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Russia has carried out its first airstrikes in southwest Syria in support of an Assad regime offensive. The battlefield space is one of the most geopolitically complex and explosive in the seven-year war.
Russian warplanes pounded opposition areas in southwest Syria early Sunday, monitors said, providing air support for the first time to an offensive by President Bashar Assad's regime to retake one of the rebel's last strongholds in the south of Syria.
The Syrian Observatory for Human Rights said Russian warplanes carried out at least 25 sorties northeast of the city of Deraa.
Bordering on Jordan and the Israeli-controlled Golan Heights, the southwest Syria battlefront is one of the seven-year war's most complicated.
The Assad regime launched a ground and aerial offensive on opposition-held parts of Daraa, Quneitra and Sweida governorates earlier this week, endangering a one-year-old, tri-lateral "de-escalation" agreement guaranteed by Russia, the United States and Jordan.
An escalation of fighting in the southwest threatens to destabilize Jordan, displace tens of thousands of civilians and draw in regional and international powers, including raising the specter of a direct confrontation between Israel and Iran.
With rebel areas in Idlib and the northern Aleppo countryside under Turkish protection, and the United States backing Kurdish and Arab forces in the northeast against the "Islamic State," the Assad regime had been expected to launch an offensive in the southwest after retaking rebel strongholds around Damascus and western Syria in recent months.
Russian air power alongside Iranian ground forces and Iran-backed militia have been critical in helping Syrian forces retake territory from rebels and turn the tide of the war in favor of the regime.
Read more: Iran's military power: What you need to know
The Syrian regime has used similar tactics against other rebel enclaves: relentless bombings and sieges followed by "reconciliation agreements" that see Damascus reassert control over territory and opposition forces submit or move to jihadi-dominated Idlib or Turkish-controlled areas.
Around 50 rebel groups under the banner of the Free Syrian Army-associated Southern Front had received support from the US, Jordan, the UK, the United Arab Emirates and Saudi Arabia from an operations center based in Amman.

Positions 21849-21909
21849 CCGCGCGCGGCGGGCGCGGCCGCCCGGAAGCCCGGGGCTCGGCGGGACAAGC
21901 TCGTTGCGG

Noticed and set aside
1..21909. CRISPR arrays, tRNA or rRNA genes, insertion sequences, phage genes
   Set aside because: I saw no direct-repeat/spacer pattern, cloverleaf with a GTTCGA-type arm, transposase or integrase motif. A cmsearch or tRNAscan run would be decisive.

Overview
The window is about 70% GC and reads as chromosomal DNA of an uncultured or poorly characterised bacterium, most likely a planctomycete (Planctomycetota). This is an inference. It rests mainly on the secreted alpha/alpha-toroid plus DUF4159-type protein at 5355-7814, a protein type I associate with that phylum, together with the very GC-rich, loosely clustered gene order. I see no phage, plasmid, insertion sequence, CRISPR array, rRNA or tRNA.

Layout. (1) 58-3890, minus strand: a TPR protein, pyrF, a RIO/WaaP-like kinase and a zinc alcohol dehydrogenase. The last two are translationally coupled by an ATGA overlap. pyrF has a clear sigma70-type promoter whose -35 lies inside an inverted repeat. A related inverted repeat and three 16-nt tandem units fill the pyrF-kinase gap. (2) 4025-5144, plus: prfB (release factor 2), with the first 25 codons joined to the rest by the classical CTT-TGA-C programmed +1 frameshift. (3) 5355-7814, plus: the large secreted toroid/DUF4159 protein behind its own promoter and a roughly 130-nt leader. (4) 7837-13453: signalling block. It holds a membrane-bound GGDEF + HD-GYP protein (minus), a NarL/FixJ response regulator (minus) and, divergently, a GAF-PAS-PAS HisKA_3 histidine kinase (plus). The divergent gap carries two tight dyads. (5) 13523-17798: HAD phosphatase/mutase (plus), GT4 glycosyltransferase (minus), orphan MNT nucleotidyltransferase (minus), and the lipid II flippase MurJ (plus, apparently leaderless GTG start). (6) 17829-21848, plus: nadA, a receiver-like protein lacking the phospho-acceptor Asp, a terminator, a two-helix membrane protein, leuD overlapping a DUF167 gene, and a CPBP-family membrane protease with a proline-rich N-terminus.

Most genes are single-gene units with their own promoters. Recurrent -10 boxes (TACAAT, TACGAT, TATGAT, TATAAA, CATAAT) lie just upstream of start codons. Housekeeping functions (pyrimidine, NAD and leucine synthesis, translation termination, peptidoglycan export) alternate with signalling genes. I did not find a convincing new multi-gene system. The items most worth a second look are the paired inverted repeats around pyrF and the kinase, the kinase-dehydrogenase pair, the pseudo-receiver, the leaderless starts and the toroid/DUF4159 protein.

This backing ended in early 2018 after the Trump administration last year announced it was pulling the plug on rebel groups seeking to oust Assad.
No help coming from the United States
The US administration has talked tough in recent weeks, warning the Assad regime and its allies that violations of the "de-escalation" agreement would have "serious repercussions" and trigger "firm and appropriate measures."
However, the United States has told southern rebel leaders that they should not expect military support, according to a message Washington sent to rebel factions on Sunday.
A message sent by Washington to the heads of the Free Syrian Army (FSA) groups said that "you should not base your decisions on the assumption or expectation of a military intervention by us."
"We in the United States government understand the difficult conditions you are facing and still advise the Russians and the Syrian regime not to undertake a military measure that violates the zone," the message also said.
As Washington sends mixed messages, the Syrian regime offensive risks an intervention from US ally Israel.
Israel has repeatedly carried out attacks on Iranian forces, Iran-backed militia and the regime forces as it seeks to enforce red lines to keep Iran's Islamic Revolutionary Guard Corps and Iran-backed forces from encroaching on its territory.
According to a report by the International Crisis Group this week, "the risk of Israeli intervention and a broader escalation between Iran and Israel stands out as the most consequential uncertainty inherent in a south-west offensive, whose destructive potential may give Damascus and its allies pause."
Russia's military involvement in the southwest provides a cover for advancing Syrian forces, as the best deterrence against Israel is the risk that they hit Russian military assets.
At the same time, Russia's policy involves complex diplomatic maneuvering, with Moscow playing a key role in trying to reduce the threat of escalation that could endanger its Syrian ally or risk conflict between Israel and Iran.
Russia has reportedly been in diplomatic talks with Israel, whereby Moscow would ensure Iran and Iran-backed forces stay out of a regime offensive in the southwest in exchange for Israel greenlighting the Assad regime's reassertion of authority in the southwest.
"Damascus, Moscow and Tehran all appear to understand Israel's red lines, even if their willingness to respect them remains uncertain," the International Crisis Group said. "Nonetheless, they seem to have taken steps to address some Israeli concerns and thus smooth the Syrian regime's return to the southwest."